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Population Ageing In New Zealand: Implications for Living Standards and the Optimal Rate of Saving

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Abstract

Over the next 50 years, New Zealand’s population will age substantially. There has been wide debate about whether New Zealand should prepare for population ageing by increasing national savings. The debate had not, however, involved explicit consideration of possible time paths for savings, consumption, debt, and other relevant macroeconomic variables; nor have explicit principles been offered for determining which of these time paths are to be preferred. This paper addresses the question of choosing time paths through the use of a Ramsey-Solow model of optimal saving, adapted for investigating problems of population ageing. The results suggest that population ageing alone would not justify increases in national savings rates beyond those envisaged by current policy. The cost of ageing in terms of reduced real consumption is not large enough to justify large additional savings beyond those currently predicted, and the concomitant reduction in current consumption. The findings concerning national savings and living standards are robust to a variety of specifications of demographic conditions, interest rates, and productivity growth.

Suggested Citation

  • Ross Guest & John Bryant & Grant Scobie, 2003. "Population Ageing In New Zealand: Implications for Living Standards and the Optimal Rate of Saving," Treasury Working Paper Series 03/10, New Zealand Treasury.
  • Handle: RePEc:nzt:nztwps:03/10
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    File URL: http://www.treasury.govt.nz/publications/research-policy/wp/2003/03-10/twp03-10.pdf
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    References listed on IDEAS

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    1. Gordon, Roger H & Bovenberg, A Lans, 1996. "Why Is Capital So Immobile Internationally? Possible Explanations and Implications for Capital Income Taxation," American Economic Review, American Economic Association, vol. 86(5), pages 1057-1075, December.
    2. Alan Auerbach & Bruce Baker & Laurence Kotlikoff & Jan Walliser, 1997. "Generational Accounting in New Zealand: Is There Generational Balance?," International Tax and Public Finance, Springer;International Institute of Public Finance, vol. 4(2), pages 201-228, May.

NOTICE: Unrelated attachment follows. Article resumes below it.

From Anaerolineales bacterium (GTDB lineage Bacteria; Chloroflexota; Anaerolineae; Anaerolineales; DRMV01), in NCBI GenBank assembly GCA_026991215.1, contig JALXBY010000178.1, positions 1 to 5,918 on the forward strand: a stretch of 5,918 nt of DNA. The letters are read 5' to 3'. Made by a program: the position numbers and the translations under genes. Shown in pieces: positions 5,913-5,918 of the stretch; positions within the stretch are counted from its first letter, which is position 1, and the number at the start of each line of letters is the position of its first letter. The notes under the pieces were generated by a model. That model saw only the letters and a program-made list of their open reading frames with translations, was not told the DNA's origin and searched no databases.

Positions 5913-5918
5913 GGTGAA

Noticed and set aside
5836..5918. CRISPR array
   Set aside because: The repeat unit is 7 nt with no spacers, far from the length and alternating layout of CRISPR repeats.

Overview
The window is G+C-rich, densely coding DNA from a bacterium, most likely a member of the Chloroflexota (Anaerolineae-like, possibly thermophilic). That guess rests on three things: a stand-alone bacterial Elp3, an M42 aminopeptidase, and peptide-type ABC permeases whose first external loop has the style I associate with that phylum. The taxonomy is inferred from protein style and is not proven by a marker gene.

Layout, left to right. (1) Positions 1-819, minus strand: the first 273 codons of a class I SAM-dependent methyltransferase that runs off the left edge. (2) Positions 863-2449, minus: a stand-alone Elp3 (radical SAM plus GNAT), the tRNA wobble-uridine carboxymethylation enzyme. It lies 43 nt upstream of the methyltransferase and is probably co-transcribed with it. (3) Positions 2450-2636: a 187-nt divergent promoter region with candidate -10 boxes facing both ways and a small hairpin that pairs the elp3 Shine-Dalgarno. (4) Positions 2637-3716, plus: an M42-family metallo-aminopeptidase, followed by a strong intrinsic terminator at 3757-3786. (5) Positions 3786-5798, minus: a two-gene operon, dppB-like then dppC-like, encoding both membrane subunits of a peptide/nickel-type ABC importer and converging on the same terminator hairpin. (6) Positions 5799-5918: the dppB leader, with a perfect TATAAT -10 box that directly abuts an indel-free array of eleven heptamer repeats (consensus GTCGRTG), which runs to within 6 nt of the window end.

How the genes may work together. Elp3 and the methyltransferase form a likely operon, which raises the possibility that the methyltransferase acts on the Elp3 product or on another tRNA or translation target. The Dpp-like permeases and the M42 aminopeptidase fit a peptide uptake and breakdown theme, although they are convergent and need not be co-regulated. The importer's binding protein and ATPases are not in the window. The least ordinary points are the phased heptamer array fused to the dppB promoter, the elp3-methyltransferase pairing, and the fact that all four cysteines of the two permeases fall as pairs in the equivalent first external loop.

3. Galor, Oded & Zang, Hyoungsoo, 1997. "Fertility, income distribution, and economic growth: Theory and cross-country evidence," Japan and the World Economy, Elsevier, vol. 9(2), pages 197-229, May.
    4. Avner Ahituv, 2001. "Be fruitful or multiply: On the interplay between fertility and economic development," Journal of Population Economics, Springer;European Society for Population Economics, vol. 14(1), pages 51-71.
    5. Guest, R.S. & McDonald, I.M., 1999. "Ageing, Immigration and Optimal National Saving in Australia. a," Department of Economics - Working Papers Series 690, The University of Melbourne.
    6. David M. Cutler & James M. Poterba & Louise M. Sheiner & Lawrence H. Summers, 1990. "An Aging Society: Opportunity or Challenge?," Brookings Papers on Economic Activity, Economic Studies Program, The Brookings Institution, vol. 21(1), pages 1-74.
    7. Ronald Lee & Ryan Edwards, 2002. "The Fiscal Effects of Population Aging in the U.S.: Assessing the Uncertainties," NBER Chapters,in: Tax Policy and the Economy, Volume 16, pages 141-180 National Bureau of Economic Research, Inc.
    8. Polackova, Hana, 1997. "Population aging and financing of government liabilities in New Zealand," Policy Research Working Paper Series 1703, The World Bank.
    9. repec:fth:harver:1490 is not listed on IDEAS
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    Cited by:

    1. Grant Scobie & John Gibson & Trinh Le, 2004. "Saving for Retirement: New Evidence for New Zealand," Treasury Working Paper Series 04/12, New Zealand Treasury.
    2. Emma Gorman & Grant M Scobie & Yongjoon Paek, 2013. "Measuring Saving Rates in New Zealand: An Update," Treasury Working Paper Series 13/04, New Zealand Treasury.
    3. Ross Guest & Grant Scobie & John Bryant, 2003. "Population Ageing in New Zealand: The Impact on Living Standards and the Optimal Rate of Saving with a Flexible Real Exchange Rate," Treasury Working Paper Series 03/34, New Zealand Treasury.
    4. Ross Guest, 2013. "Intergenerational Smoothing of New Zealand’s Future Fiscal Costs," Treasury Working Paper Series 13/12, New Zealand Treasury.

    More about this item

    Keywords

    consumption; saving; inter-temporal paths; Ramsey model; population ageing; New Zealand;

    JEL classification:

    • D9 - Microeconomics - - Micro-Based Behavioral Economics
    • E21 - Macroeconomics and Monetary Economics - - Consumption, Saving, Production, Employment, and Investment - - - Consumption; Saving; Wealth
    • J11 - Labor and Demographic Economics - - Demographic Economics - - - Demographic Trends, Macroeconomic Effects, and Forecasts

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